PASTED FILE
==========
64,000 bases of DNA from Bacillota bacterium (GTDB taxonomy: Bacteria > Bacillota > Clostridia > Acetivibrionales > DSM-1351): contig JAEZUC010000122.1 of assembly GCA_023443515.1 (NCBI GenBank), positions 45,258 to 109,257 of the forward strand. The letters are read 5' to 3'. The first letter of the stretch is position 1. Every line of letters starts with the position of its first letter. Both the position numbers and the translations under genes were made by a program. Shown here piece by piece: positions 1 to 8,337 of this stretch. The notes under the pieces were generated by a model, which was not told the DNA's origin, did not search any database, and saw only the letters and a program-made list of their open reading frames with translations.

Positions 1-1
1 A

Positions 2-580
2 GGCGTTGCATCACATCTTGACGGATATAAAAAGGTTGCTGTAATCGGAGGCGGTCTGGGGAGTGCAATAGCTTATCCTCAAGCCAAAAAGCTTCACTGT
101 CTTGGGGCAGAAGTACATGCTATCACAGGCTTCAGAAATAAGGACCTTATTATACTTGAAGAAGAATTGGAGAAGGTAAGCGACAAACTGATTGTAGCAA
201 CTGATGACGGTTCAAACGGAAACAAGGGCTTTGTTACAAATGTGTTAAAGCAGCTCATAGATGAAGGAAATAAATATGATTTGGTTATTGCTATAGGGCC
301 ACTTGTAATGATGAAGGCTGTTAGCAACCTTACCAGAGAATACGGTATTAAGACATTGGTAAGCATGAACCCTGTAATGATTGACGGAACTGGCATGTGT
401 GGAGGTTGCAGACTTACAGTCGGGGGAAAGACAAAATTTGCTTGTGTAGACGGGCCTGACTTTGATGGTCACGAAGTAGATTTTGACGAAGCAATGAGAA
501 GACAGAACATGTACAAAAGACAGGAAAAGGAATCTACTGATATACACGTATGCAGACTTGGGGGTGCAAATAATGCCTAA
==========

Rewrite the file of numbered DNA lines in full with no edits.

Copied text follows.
64,000 bases of DNA from Bacillota bacterium (GTDB taxonomy: Bacteria > Bacillota > Clostridia > Acetivibrionales > DSM-1351): contig JAEZUC010000122.1 of assembly GCA_023443515.1 (NCBI GenBank), positions 45,258 to 109,257 of the forward strand. The letters are read 5' to 3'. The first letter of the stretch is position 1. Every line of letters starts with the position of its first letter. Both the position numbers and the translations under genes were made by a program. Shown here piece by piece: positions 1 to 8,337 of this stretch. The notes under the pieces were generated by a model, which was not told the DNA's origin, did not search any database, and saw only the letters and a program-made list of their open reading frames with translations.

Positions 1-1
1 A

Positions 2-580
2 GGCGTTGCATCACATCTTGACGGATATAAAAAGGTTGCTGTAATCGGAGGCGGTCTGGGGAGTGCAATAGCTTATCCTCAAGCCAAAAAGCTTCACTGT
101 CTTGGGGCAGAAGTACATGCTATCACAGGCTTCAGAAATAAGGACCTTATTATACTTGAAGAAGAATTGGAGAAGGTAAGCGACAAACTGATTGTAGCAA
201 CTGATGACGGTTCAAACGGAAACAAGGGCTTTGTTACAAATGTGTTAAAGCAGCTCATAGATGAAGGAAATAAATATGATTTGGTTATTGCTATAGGGCC
301 ACTTGTAATGATGAAGGCTGTTAGCAACCTTACCAGAGAATACGGTATTAAGACATTGGTAAGCATGAACCCTGTAATGATTGACGGAACTGGCATGTGT
401 GGAGGTTGCAGACTTACAGTCGGGGGAAAGACAAAATTTGCTTGTGTAGACGGGCCTGACTTTGATGGTCACGAAGTAGATTTTGACGAAGCAATGAGAA
501 GACAGAACATGTACAAAAGACAGGAAAAGGAATCTACTGATATACACGTATGCAGACTTGGGGGTGCAAATAATGCCTAA